When it comes to religious pandering in the U.S., Republicans are easy targets. They objectively advance legislation and rhetoric that conflate church and state in obvious (and wholly inappropriate) ways on a far more frequent basis than Democrats. But when all is said and done, Democrats can and do play the same game. So why do Democrats seem to get a free pass? The Devil, as they say, is in the details.
For Republicans, religion stands front and center in their campaigns, and this year really drives that point home.
The Republican battle for the presidential nomination has been soaked in more than a few invocations of Christ’s blood. Though several of the most religious candidates — including Rick Santorum and Mike Huckabee — have dropped out from the race, Senator Ted Cruz and Ben Carson have built their brands around religious fundamentalism, and Marco Rubio isn’t too far behind. For these candidates, religion is wielded as a weapon — a justification for exclusionary politics based on gender, sexual orientation, and more. It shapes both their rhetoric and policy proposals.
For the Democrats, religious pandering has less to do with dogma and exclusion and a lot more to do with compassion and its role in policy and politics.
This past weekend offered a good example of this. Both Clinton and Sanders found themselves in the pews at a Victory Missionary Baptist Church service in Las Vegas on Sunday. Clinton arrived with and was introduced by Civil Rights hero Representative John Lewis before delivering a message about defending the Affordable Care Act, a policy which she framed as “especially important for African-Americans.” Sanders spoke to the need for criminal justice reform and accountability in law enforcement. Both speeches were largely secular in nature, with references to faith made in a ubiquitous manner that supported the policy topics they were tackling. That they were giving these speeches was more a function of optics than substance.
Though their tactical integration of religion varies dramatically, both parties, despite a growing atheist population in America, still find themselves in a position where they need to appeal to the religious in some way, shape, or form. For Republicans, such posturing and policies are an affirmative attempt to woo the white Religious Right, particularly in the South. For Democrats, it’s more complicated than that.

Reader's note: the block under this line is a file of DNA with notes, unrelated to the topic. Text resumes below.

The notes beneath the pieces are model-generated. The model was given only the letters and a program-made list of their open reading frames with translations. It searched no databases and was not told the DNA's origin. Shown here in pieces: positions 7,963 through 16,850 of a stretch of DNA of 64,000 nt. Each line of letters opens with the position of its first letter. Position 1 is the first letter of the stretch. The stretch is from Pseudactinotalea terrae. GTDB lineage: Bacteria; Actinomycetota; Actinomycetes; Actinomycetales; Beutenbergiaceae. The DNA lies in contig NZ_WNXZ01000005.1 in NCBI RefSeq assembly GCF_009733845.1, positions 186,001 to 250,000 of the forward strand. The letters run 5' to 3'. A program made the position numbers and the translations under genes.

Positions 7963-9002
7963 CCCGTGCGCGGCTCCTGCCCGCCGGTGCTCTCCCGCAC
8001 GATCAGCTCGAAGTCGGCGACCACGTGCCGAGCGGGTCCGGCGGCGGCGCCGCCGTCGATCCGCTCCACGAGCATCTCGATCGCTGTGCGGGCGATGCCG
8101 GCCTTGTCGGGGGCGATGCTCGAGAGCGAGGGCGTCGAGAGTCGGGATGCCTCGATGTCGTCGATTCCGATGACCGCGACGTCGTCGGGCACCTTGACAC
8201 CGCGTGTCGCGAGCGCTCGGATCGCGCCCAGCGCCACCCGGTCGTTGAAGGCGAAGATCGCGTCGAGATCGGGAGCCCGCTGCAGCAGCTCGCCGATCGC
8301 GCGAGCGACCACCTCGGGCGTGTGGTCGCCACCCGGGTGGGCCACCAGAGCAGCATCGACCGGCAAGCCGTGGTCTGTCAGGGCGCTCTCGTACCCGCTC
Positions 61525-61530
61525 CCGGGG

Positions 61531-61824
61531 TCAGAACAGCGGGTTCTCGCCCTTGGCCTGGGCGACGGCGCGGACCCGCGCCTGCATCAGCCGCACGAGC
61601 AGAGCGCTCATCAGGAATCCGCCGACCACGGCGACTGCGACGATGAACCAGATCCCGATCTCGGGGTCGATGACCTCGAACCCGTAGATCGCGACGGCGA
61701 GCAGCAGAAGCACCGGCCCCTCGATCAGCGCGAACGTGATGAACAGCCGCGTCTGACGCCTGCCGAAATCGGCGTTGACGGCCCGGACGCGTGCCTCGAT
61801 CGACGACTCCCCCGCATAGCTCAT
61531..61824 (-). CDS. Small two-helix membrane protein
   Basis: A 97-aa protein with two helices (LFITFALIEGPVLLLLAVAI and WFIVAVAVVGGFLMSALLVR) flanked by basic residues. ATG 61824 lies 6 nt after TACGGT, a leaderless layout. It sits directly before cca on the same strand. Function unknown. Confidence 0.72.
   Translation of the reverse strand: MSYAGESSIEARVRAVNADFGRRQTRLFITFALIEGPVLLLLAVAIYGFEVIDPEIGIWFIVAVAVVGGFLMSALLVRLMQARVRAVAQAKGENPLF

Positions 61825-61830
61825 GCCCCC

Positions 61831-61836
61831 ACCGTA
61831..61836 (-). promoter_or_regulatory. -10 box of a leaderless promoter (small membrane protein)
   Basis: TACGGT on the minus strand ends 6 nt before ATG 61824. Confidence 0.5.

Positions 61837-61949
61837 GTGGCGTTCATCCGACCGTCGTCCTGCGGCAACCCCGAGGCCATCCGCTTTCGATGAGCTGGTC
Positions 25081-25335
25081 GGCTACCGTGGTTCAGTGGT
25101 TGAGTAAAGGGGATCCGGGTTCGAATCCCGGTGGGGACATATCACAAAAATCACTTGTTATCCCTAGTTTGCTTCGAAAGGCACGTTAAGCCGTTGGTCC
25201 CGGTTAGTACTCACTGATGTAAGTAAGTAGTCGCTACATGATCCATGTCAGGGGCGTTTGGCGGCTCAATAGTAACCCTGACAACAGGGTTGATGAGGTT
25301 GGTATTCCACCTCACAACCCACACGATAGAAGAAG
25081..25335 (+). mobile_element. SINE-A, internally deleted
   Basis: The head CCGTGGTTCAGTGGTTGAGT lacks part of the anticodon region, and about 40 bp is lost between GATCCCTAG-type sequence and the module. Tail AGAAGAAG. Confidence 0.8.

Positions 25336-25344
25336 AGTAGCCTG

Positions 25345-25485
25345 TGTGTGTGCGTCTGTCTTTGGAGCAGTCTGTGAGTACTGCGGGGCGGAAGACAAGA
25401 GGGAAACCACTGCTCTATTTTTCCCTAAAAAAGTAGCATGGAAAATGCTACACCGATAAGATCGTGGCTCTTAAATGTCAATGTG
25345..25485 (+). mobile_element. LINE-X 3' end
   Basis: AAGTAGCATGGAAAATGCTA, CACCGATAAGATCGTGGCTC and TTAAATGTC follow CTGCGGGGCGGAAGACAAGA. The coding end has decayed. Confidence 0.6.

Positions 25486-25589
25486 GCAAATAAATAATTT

As the Nevada example illustrates, part of it has to do with appealing to minorities, who have long made up a substantial portion of the Democratic base. This is particularly true of black voters. In fact, in no election since 1936 has a Republican candidate been able to carry more than 40% of the black vote. This trend became even more pronounced after 1948, when President Truman began showing support for civil rights. After the passage of the Civil Rights Act, the chasm between the two parties was essentially insurmountable. Today, only 2% of Republicans are black.
Historically speaking, the church has played a central role in black communities, serving not just as a place to worship, but a place to organize politically. This is why you’ll see Democrats seeking out religious endorsements from primarily black congregation leaders. These pastors and preachers can significantly influence the perception of a candidate among their followers. This is why you saw Clinton and Sanders at Victory Mission Baptist Church. It’s part of why you’ll likely see them visiting more than a few churches in the days and weeks to come — not only as a play for the heavily black Democratic base in South Carolina, but in preparation for the Southern states ahead that share the state’s demographics.
But by and large, the primary reason you’ll see tepid religious outreach from Democrats has less to do with winning over the religious than it does to do with playing defense for the coming general election. It’s one thing for the GOP to slam them as being “godless” because of their policies. It’s another thing entirely for them to slam the Democratic for being godless altogether.
Though the electorate’s attitudes about atheist candidates are moving in the right direction, we’re not quite at a point where an out atheist could take the White House. Not only would an embrace of atheism likely alienate the black vote, but it could cost a party the Hispanic and Latino votes as well, where 57% of the population is Catholic.
So, yes, it may feel a little uncomfortable to watch the candidate you’re depending on to be an advocate for separation of church and state pandering to those inside the Church, but a closer look at the differences between Republicans and Democrats when it comes to tactics and purpose hopefully provides some comfort.
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